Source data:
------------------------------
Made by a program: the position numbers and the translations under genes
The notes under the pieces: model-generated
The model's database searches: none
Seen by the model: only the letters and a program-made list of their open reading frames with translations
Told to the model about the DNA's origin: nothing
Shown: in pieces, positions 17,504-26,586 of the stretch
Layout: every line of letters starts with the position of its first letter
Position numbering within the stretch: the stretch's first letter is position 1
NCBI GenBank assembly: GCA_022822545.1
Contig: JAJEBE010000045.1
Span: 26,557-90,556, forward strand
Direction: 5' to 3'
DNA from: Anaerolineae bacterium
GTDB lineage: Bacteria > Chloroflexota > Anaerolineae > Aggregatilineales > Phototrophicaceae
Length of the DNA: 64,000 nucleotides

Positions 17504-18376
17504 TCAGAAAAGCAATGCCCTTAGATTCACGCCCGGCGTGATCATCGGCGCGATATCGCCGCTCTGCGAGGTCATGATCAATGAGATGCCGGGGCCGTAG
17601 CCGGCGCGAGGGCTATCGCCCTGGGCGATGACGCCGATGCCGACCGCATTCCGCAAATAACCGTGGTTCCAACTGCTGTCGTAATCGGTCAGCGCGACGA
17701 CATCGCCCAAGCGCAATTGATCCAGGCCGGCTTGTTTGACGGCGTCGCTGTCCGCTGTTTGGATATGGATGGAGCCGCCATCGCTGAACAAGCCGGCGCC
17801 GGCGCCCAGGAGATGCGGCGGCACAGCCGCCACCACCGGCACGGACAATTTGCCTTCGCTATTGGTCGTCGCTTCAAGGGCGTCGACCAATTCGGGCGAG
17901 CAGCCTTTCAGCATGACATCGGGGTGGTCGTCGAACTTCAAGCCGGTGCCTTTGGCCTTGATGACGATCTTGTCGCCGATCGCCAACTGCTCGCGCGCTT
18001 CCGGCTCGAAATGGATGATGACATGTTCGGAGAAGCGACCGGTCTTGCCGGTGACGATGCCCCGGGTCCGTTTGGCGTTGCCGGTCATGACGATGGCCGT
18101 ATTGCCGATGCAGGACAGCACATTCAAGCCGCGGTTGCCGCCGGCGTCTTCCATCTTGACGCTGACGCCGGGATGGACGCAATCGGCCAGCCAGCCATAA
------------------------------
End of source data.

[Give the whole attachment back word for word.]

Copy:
Made by a program: the position numbers and the translations under genes
The notes under the pieces: model-generated
The model's database searches: none
Seen by the model: only the letters and a program-made list of their open reading frames with translations
Told to the model about the DNA's origin: nothing
Shown: in pieces, positions 17,504-26,586 of the stretch
Layout: every line of letters starts with the position of its first letter
Position numbering within the stretch: the stretch's first letter is position 1
NCBI GenBank assembly: GCA_022822545.1
Contig: JAJEBE010000045.1
Span: 26,557-90,556, forward strand
Direction: 5' to 3'
DNA from: Anaerolineae bacterium
GTDB lineage: Bacteria > Chloroflexota > Anaerolineae > Aggregatilineales > Phototrophicaceae
Length of the DNA: 64,000 nucleotides

Positions 17504-18376
17504 TCAGAAAAGCAATGCCCTTAGATTCACGCCCGGCGTGATCATCGGCGCGATATCGCCGCTCTGCGAGGTCATGATCAATGAGATGCCGGGGCCGTAG
17601 CCGGCGCGAGGGCTATCGCCCTGGGCGATGACGCCGATGCCGACCGCATTCCGCAAATAACCGTGGTTCCAACTGCTGTCGTAATCGGTCAGCGCGACGA
17701 CATCGCCCAAGCGCAATTGATCCAGGCCGGCTTGTTTGACGGCGTCGCTGTCCGCTGTTTGGATATGGATGGAGCCGCCATCGCTGAACAAGCCGGCGCC
17801 GGCGCCCAGGAGATGCGGCGGCACAGCCGCCACCACCGGCACGGACAATTTGCCTTCGCTATTGGTCGTCGCTTCAAGGGCGTCGACCAATTCGGGCGAG
17901 CAGCCTTTCAGCATGACATCGGGGTGGTCGTCGAACTTCAAGCCGGTGCCTTTGGCCTTGATGACGATCTTGTCGCCGATCGCCAACTGCTCGCGCGCTT
18001 CCGGCTCGAAATGGATGATGACATGTTCGGAGAAGCGACCGGTCTTGCCGGTGACGATGCCCCGGGTCCGTTTGGCGTTGCCGGTCATGACGATGGCCGT
18101 ATTGCCGATGCAGGACAGCACATTCAAGCCGCGGTTGCCGCCGGCGTCTTCCATCTTGACGCTGACGCCGGGATGGACGCAATCGGCCAGCCAGCCATAA